Hildur Helga Gísladóttir, who is on the holiday committee for the municipality of Hafnarfjörður says the proposal to abolish the housewife holiday funds is premature. “These women are still alive and are using these holidays,” she stated. “These are women who had to be home half of the day as a result of government decisionmaking.”

What Hildur is referring to is that during the 20th century, Iceland’s government did not build and staff schools fast enough to meet demand, and children were only in school for half days rather than full days. Because women often earned less than men, many ended up staying home or working only part-time outside the home in order to care for children. This means they did not have the same pension and holiday rights as people who were in full-time employment outside the home. Some schools in Iceland did not offer full-day programming for children until around the turn of the century. Hildur points out that the ongoing chronic shortage of preschool spots has a similar impact on women.

Hafnarfjörður receives around 100 applications for the trips that its holiday committee organises and the women who apply are mostly born between 1930 and 1960, according to Hildur. Many of them are widows or are caretakers of spouses who are ill. “The Housewife Holiday Fund gives them the opportunity to travel cheaply. The subsidies made a difference for these women. This is maybe the only vacation they get.”

Supports some residents but not all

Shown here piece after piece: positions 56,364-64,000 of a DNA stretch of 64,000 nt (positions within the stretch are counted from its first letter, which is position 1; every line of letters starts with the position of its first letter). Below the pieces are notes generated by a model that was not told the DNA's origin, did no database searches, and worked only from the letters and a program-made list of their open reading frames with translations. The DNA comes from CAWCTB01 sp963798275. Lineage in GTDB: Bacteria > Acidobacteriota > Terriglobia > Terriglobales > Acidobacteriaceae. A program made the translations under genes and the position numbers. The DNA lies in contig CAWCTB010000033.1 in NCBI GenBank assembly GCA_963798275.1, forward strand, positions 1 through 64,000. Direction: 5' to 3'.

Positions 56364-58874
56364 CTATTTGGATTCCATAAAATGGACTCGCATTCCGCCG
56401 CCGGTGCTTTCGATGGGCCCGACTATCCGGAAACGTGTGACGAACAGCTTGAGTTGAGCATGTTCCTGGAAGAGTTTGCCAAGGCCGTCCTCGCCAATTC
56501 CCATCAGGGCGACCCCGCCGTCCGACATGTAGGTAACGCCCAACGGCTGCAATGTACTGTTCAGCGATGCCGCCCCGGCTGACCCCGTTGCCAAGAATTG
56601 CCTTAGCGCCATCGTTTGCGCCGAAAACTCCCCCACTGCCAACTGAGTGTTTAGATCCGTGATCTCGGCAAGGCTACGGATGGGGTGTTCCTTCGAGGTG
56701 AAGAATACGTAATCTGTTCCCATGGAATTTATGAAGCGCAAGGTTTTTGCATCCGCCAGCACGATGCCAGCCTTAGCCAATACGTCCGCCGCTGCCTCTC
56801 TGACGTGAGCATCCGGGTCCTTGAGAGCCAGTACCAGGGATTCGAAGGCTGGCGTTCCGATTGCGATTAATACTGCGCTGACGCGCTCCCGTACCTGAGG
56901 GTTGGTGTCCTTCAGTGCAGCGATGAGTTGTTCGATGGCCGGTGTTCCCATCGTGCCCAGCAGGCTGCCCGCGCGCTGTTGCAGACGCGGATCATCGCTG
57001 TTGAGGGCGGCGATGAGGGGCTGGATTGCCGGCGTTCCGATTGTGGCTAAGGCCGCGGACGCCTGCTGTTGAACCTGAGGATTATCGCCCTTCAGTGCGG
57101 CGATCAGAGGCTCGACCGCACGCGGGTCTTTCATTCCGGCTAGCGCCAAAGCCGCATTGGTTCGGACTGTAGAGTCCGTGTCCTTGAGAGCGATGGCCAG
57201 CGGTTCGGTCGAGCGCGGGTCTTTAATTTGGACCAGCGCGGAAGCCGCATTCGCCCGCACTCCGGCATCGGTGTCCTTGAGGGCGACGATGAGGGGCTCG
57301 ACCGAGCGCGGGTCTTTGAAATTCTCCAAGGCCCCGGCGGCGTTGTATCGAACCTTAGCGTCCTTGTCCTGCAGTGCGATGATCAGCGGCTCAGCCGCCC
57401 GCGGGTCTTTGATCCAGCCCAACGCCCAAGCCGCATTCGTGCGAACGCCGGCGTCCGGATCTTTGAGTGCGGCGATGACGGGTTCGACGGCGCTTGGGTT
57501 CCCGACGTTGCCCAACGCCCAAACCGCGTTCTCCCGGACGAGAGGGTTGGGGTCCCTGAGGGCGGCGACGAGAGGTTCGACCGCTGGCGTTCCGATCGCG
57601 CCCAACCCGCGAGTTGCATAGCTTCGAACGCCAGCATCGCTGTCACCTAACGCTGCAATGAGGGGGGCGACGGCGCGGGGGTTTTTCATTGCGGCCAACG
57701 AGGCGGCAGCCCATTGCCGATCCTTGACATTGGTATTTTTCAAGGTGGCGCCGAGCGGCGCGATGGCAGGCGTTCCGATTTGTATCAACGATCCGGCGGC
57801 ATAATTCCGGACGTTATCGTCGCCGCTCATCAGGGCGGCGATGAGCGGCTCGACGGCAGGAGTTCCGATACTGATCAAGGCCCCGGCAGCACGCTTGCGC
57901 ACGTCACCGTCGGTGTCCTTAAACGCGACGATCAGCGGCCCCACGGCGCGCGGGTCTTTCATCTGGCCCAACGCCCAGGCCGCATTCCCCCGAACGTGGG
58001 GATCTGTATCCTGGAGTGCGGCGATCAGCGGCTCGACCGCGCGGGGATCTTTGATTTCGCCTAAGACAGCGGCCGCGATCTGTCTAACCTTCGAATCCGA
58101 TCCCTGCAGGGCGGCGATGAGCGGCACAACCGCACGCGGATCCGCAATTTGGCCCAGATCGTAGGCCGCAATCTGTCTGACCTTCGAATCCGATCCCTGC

Vilhjálmur Arnason, the MP who proposed the bill, called it “the next logical step in the development of [Icelandic] society.” According to Vilhjálmur, many of the women who are homemakers today have the right to a paid holiday through other means. He believes the issue centres on the self-determination of municipalities, who currently do not have a choice on whether they pay into such funds or not. “They have no choice in the matter, they subsidise a part of their residents, but not all of them.”

Icelandic Government to Research Gender Distribution of Unpaid Work

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While research suggests that women do much more unpaid work in Iceland than men, concrete data on the issue is lacking. Last Friday, the Icelandic government approved Prime Minister Katrín Jakobsdóttir’s proposal to conduct a study on what is often called the “second shift” or “third shift;” unpaid housework and caretaking work; and its distribution between genders in Iceland. The results will be used to shape government policy.

“In neighbouring countries, time use studies have been carried out that have been used in policy making, and an Icelandic study on this topic could give clear and easily understandable results and manage to capture the gendered reality in a different way than has previously been done,” a government notice states. The study will be carried out in collaboration with Statistics Iceland.

Majority of Icelandic State’s shift workers are women

The Icelandic government recently published its third report on mapping gender perspectives, a joint ministry initiative that maps gender perspectives in relation to government work as well as presents proposals for action. The report’s findings include that women make up the vast majority of shift workers employed by the state. These female shift workers are much more likely to work part-time than other women employed by the state.

Women in Iceland are also much more likely to be granted disability status due to musculoskeletal disorders than men. The rates of musculoskeletal disorders have decreased among both women and men, however, in recent years.

The government has also approved a proposal that each ministry define at least one specific gender equality goal for the 2024-2028 budget and work systematically towards it, with defined actions in the budget proposal.